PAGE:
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From Comme Ca Ism, one example of woven-in deodorant

Just in time for summer, Wacoal has put out a line of bras and other underthings made of a breathable fabric meant to reduce sweat. The bras are called “suusuu,” a word that hints at the idea of an absorbent fabric and invokes the feeling of a breeze. They have strategically placed strips of open mesh for ventilation. The Web site has a rollover “sweat body map” accompanied by infographics reflecting how people surveyed feel about sweat: the number one concern is shirt stains, followed by smell.

Uniqlo is following up the success of its slick winter Heattech layers with TECH Silky Dry innerwear for men and women. The women’s line of ultra-thin “air-conditioned” unmentionables is called Sarafine. Some of the camisoles come with removable underarm pads. For men, there are tops and bottoms made of slippery, stretchy Silky Dry. Both the men’s and women’s lines claim anti-odor, anti-bacterial properties.

In addition, Uniqlo has rolled out a UV-blocking line of knits. The UV Cut line is a collaboration with Anessa, a sunscreen from cosmetics maker Shiseido.

Can these fabrics really stand up to the heat and humidity that makes showering feel all but futile? It hasn’t been quite hot enough yet this year to fully test these. On those days when walking to the train in the morning feels like a full-on workout, any promise of coolness will probably find some sweaty takers.

Have you found any high-tech fabrics that actually help you keep cool? Any traditional tactics that work better?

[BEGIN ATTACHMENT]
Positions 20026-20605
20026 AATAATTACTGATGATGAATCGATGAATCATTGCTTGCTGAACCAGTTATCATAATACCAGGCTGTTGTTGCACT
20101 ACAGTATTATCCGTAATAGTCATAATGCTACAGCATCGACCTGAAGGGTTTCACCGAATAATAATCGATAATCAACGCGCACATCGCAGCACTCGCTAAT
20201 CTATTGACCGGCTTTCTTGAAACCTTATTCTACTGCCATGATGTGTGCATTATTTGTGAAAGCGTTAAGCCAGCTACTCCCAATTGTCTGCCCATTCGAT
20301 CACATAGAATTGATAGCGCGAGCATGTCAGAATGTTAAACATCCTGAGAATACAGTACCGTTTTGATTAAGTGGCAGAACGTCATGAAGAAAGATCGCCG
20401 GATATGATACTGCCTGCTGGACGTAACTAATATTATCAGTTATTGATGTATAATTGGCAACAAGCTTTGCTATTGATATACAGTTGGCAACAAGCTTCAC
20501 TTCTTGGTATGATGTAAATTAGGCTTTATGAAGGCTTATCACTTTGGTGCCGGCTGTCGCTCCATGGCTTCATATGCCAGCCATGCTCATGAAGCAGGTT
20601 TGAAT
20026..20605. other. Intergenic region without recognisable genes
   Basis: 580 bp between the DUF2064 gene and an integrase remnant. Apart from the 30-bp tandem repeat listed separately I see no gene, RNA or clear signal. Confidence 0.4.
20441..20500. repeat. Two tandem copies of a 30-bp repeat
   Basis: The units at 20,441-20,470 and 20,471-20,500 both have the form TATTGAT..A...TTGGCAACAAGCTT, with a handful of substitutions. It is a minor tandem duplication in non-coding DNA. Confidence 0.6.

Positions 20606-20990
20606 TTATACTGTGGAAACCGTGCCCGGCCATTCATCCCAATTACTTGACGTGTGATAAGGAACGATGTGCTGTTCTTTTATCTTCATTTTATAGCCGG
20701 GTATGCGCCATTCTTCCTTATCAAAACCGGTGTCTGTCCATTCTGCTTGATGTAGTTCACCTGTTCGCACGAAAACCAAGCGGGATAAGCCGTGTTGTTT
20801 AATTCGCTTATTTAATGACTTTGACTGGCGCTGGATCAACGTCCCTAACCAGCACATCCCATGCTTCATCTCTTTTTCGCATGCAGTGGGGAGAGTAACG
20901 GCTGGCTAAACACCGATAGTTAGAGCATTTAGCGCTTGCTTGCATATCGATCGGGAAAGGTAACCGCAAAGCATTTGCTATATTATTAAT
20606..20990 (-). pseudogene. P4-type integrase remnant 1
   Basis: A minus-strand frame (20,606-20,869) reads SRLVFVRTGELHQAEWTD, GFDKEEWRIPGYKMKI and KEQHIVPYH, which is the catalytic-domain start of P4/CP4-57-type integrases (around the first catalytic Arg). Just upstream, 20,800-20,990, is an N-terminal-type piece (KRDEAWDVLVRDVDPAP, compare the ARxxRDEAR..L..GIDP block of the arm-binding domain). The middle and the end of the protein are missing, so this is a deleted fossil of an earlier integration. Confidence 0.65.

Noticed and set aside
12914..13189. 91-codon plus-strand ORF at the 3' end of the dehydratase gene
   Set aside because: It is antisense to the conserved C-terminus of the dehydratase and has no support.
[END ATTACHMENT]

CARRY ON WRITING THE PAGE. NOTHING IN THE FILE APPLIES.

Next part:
Summer cell phones: which will make the biggest splash?

Tuesday, May 25th, 2010

Will KDDI's IS01 Android smartphone be able to outperform the iPhone this summer?

Will KDDI’s IS01 Android smartphone be able to outperform the iPhone this summer?

SoftBank, DoCoMo and KDDI are all hoping that their new lineup of cell phone models are going to make a big splash on the market when they’re released this summer. On one count at least, that will be true for almost all models, as waterproof was the dominant feature in this season’s phones.

But being able to cut it poolside wasn’t the biggest issue. What had keitai-watchers buzzing was whether DoCoMo and KDDI would to outshine SoftBank in the smartphone arena. SoftBank currently sell the iPhone, which has quickly become the nation’s favorite smartphone. Given the exclusivity of Softbank’s agreement with Apple, Docomo and KDDI naturally had to come up with rival devices to knock the sheen of Apple’s best selling gadget. To that end, last week both carriers announced new phones that will run on the Android OS. Among them were more interface options. For example, KDDI’s  IS01 smartphone offers both a qwerty keyboard and a touch display; same goes for Docomo’s Sharp LYNX SH-10B.

But SoftBank still seems to continue to be one step ahead, in terms of innovation. Many of the new cell phones in the SoftBank stable are Twitter-friendly, straight out of the box, thanks to either an app or widget. After the U.S., Japan has the highest number of Tweet traffic in the world, with the Japanese making up 15 percent of the globe’s Tweets, so it’s easy to see how this function might be popular.

SoftBank also showed itself to be ahead of the curve by introducing a pet monitoring device called Mimamori which can be controlled by the user’s cell phone. This very groovy looking digital camera is equipped with a motion sensor that allows it to track a pet’s movements while in the home and relay shots of that pet to the user’s mobile. The camera can also be remotely controlled in real time by users who want to check up on their pets while they are out of the house.

While Softbank pulled ahead with novelties such as these, DoCoMo really came up trumps in the style stakes by offering brand-designed phones for their Style Series, including models designed by popular brands Francfranc and Marimekko. Expect to see these stylish numbers dangling from the handbags of Shibuya and Ginza this summer.